F1 Manager has been a very popular gaming title over the years, here we take a look back at the original title ahead of the 2022 release.
It’s easy to nerd out about F1. The sport is incredibly technical and success is only achieved when you find the right balance of engine power, aerodynamic performance, bulletproof reliability, and human agility. With so many elements at play at each race, there are huge streams of data and statistics for diehard fans to get lost in as they look for small insights that could hint at what might happen next. Some fans go further by placing bets on the outcomes of Grands Prix, even with some of the promotions that bookies like Paddy Power offer to new customers to increase the value they get.
In a sport that’s so easy to spend hours conducting analysis on and making predictions about, it probably shouldn’t come as too much of a surprise that fans would want a game where they can test their skills as a team boss.
A lot of hype as been created around the upcoming release of F1 manager 2022 which is due to it stores at the end of August. It’s a game that will let petrol heads step into the shoes of Toto Wolf, Christian Horner, or Guenther Steiner and manage one of the 10 teams on the grid.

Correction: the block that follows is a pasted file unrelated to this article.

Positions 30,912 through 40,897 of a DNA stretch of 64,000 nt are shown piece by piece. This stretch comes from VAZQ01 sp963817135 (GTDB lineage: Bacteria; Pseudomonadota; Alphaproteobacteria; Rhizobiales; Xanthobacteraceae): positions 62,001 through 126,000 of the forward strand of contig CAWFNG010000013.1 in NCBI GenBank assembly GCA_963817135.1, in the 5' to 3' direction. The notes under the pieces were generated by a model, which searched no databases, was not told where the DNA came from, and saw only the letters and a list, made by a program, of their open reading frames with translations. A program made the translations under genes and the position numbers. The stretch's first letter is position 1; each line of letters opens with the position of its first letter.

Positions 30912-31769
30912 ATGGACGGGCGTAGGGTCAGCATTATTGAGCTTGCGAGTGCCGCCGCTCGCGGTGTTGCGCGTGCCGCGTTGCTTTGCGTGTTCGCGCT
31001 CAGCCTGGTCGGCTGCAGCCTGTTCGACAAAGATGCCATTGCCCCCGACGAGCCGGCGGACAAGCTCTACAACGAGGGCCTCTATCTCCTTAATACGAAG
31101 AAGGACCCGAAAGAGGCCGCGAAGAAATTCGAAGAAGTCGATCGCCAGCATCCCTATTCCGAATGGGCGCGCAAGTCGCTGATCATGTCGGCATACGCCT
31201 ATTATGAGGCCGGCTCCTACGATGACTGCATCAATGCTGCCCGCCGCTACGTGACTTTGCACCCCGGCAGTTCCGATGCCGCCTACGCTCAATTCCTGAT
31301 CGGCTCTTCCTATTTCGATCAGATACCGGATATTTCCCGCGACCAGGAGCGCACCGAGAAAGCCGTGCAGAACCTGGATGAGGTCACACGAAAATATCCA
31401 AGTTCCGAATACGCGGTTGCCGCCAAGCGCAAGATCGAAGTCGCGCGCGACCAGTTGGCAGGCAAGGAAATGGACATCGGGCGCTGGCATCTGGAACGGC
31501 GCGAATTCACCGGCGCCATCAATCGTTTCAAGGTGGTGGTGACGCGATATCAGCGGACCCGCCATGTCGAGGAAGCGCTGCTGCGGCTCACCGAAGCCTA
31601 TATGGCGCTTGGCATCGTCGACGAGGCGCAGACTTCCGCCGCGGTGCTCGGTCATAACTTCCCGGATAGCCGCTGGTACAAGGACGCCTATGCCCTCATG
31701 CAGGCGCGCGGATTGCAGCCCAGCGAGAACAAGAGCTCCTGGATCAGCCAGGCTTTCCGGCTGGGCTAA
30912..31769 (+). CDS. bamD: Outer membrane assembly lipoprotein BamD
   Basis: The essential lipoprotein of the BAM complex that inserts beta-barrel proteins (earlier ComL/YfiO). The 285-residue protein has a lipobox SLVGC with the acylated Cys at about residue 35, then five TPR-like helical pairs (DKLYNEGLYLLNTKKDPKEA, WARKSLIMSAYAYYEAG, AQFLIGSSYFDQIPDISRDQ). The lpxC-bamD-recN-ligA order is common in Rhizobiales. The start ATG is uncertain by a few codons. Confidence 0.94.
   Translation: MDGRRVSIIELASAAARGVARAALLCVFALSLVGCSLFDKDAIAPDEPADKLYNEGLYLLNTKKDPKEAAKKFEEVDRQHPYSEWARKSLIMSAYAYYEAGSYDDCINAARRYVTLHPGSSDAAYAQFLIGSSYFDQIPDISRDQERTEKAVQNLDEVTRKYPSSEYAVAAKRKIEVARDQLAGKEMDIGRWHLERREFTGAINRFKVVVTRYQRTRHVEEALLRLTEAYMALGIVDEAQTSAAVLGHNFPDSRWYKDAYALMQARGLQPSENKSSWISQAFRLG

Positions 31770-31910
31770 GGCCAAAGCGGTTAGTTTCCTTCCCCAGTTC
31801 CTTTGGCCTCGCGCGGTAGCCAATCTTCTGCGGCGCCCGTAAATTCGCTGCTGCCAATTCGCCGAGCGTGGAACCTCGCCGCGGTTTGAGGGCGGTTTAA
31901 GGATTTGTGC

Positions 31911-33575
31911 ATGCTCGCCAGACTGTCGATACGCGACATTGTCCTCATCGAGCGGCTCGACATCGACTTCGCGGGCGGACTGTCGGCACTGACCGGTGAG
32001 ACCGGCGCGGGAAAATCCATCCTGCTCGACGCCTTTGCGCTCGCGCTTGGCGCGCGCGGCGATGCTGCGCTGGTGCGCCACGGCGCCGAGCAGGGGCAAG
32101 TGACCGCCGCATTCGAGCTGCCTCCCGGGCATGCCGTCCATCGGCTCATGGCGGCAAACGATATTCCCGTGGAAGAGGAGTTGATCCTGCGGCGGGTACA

It will offer players the chance to control everything that goes on both on the track and away from it, managing team personnel, development strategy, and sponsorship acquisition.
But F1 Manager 2022 is not the first game of its kind. In fact, the first (and, so far, only other) officially-licensed Formula 1 management game was released in October 2000. Of course, a lot has happened between then and now, both in the sport and in the world of video games. So while we wait for Frontier Developments to finish their work on the new game, let’s rewind the clock and see look back at the original F1 Manager.
F1 Manager – Putting You in Charge of a 1999 Championship Campaign
Oddly for a game that was released near the end of the 2000 season, F1 Manager begins at the start of the 1999 Formula 1 World Championship though you can simulate a total of ten seasons if you have the patience to play for that long.
You step into the role of Team Principal, taking the place of the likes of Jean Todt, Eddie Jordan, or Ron Dennis and are tasked with signing drivers and key management staff. You’re ultimately responsible for the sporting and financial success of your team and must oversee the development of new car parts to gain performance on the track and sign new sponsorship deals to bring in more venue.
In addition to managing the race weekends, you can also choose to attend test sessions where the team can try out newly-develop components to gain some performance.
Good For Its Time
F1 Manager was released at a time before Windows XP, when the average computer had its memory measured in tens of megabytes, and monitors were giant square boxes that took up an entire desk.
Despite that, the game offered decent graphics and a lot of features for its time. In fact, with a new lick of paint and a few tweaks here and there, it could easily feel like a modern release.
As games went at the time, F1 Manager did a very good job of simulating what it would be like to be in charge of a team in the sport at the time, and it is clear a lot of time was taken to consider all the different duties an F1 boss would have in the 2000s.